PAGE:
Out on the Deep Blue: True Stories of Daring, Persistence, and Survival from the Nation's Most Dangerous Profession
Leslie Leyland Fields, Editor.
The first collection of dramatic, first-person accounts of commercial fishing written by the men and women who work in the nation's most dangerous occupation. Nineteen diverse fisher-writers, from the famous to the unknown, take the reader swordfish harpooning on the Georges Banks, winter crabbing in the Bering Sea, sea-urchin diving off Maine, herring fishing in Alaska, shark-harpooning off Scotland and points between. Fine writing on commercial fishing, blending the voices of such well-known writers as Peter Mathiessen, Gavin Maxwell, Linda Greenlaw, Spike Walker, and John Cole, together with experienced and emerging writers, many of whom have spent much of their lives on the water.
The Mammoth Book of Life Before the Mast:
Sailors' Eyewitness Stories from the Age of Fighting Ships
Jon E. Lewis, Editor
Firsthand accounts of the real-life naval adventures behind the popular historical sagas of Patrick O'Brian and C. F. Forester. Twenty true-life adventures capture the glory and gore of the great age of naval warfare from the late eighteenth to the early nineteenth century -- the age of the French Revolutionary War, the Napoleonic Wars, and the War of 1812 -- when combat at sea was won by sheer human wit, courage, and endurance. Culled from memoirs, diaries, and letters of celebrated officers as well as sailors, the collection includes accounts of such decisive naval engagements as Admiral Horatio Nelson's on the Battle of the Nile in 1798 or Midshipman Roberts' on the Battle of Trafalgar in 1805 and also offers glimpses into daily hardships aboard a man-of-war: scurvy, whippings, storms, piracy, press gangs, drudgery, boredom, and cannibalism.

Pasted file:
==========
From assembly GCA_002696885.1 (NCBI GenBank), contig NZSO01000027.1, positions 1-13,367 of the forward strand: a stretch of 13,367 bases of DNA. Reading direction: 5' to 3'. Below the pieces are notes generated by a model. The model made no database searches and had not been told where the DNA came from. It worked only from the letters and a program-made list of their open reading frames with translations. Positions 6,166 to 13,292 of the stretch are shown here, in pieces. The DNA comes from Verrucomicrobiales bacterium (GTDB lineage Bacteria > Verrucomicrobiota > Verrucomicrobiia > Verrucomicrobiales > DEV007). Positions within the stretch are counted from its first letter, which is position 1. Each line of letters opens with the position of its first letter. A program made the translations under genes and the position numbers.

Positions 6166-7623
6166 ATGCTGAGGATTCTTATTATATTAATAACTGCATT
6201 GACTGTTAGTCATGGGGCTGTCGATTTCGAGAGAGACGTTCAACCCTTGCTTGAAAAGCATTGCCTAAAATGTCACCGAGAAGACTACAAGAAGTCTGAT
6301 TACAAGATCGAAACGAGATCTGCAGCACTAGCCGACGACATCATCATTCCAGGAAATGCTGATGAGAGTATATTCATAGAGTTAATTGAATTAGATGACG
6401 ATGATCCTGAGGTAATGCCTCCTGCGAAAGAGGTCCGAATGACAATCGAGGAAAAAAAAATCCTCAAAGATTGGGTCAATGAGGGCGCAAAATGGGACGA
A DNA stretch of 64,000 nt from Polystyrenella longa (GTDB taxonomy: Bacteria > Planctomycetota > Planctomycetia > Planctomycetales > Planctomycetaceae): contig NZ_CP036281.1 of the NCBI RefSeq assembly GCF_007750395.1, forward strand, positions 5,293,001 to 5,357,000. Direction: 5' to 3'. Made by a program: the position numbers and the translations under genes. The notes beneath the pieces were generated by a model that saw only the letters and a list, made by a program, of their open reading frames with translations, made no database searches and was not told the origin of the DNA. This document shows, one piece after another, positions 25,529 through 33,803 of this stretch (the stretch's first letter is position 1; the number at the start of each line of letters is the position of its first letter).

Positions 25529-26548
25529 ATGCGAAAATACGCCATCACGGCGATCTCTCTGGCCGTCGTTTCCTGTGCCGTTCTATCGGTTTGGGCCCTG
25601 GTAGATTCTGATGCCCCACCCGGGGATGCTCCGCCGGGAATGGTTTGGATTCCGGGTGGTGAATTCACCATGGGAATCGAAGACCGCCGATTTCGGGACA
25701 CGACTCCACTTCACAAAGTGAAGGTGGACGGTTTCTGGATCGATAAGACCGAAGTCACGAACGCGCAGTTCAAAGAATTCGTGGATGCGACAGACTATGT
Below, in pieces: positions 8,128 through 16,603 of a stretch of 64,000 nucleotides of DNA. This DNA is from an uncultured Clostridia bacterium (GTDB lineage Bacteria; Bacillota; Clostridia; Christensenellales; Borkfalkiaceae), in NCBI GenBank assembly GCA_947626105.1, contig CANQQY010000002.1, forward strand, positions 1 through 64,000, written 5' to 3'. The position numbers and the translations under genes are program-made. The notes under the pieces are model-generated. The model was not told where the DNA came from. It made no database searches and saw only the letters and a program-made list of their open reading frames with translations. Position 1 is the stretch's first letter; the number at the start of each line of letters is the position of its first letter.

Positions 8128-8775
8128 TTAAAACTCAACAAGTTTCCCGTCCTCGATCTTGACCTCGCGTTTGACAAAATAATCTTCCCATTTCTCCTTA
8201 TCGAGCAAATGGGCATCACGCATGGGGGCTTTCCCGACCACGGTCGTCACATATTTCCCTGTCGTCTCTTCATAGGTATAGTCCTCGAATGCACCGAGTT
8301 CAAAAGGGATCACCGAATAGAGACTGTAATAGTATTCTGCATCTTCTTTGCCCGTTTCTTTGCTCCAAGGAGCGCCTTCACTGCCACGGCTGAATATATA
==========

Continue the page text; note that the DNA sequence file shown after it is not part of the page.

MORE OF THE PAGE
Sweatshops at Sea: Merchant Seamen in the World's First Globalized Industry, from 1812 to the Present
As the main artery of international commerce, merchant shipping was the world's first globalized industry, often serving as a vanguard for issues touching on labor recruiting, the employment relationship, and regulatory enforcement that crossed national borders. Historian Leon Fink examines the evolution of laws and labor relations governing ordinary seamen over the past two centuries. The merchant marine offers an ideal setting for examining the changing regulatory regimes applied to workers by the United States, Great Britain, and, ultimately, an organized world community. Fink explores both how political and economic ends are reflected in maritime labor regulations and how agents of reform--including governments, trade unions, and global standard-setting authorities--grappled with the problems of applying land-based, national principles and regulations of labor discipline and management to the sea-going labor force. With the rise of powerful nation-states in a global marketplace in the nineteenth century, recruitment and regulation of a mercantile labor force emerged as a high priority and as a vexing problem for Western powers. The history of exploitation, reform, and the evolving international governance of sea labor offers a compelling precedent in an age of more universal globalization of production and services.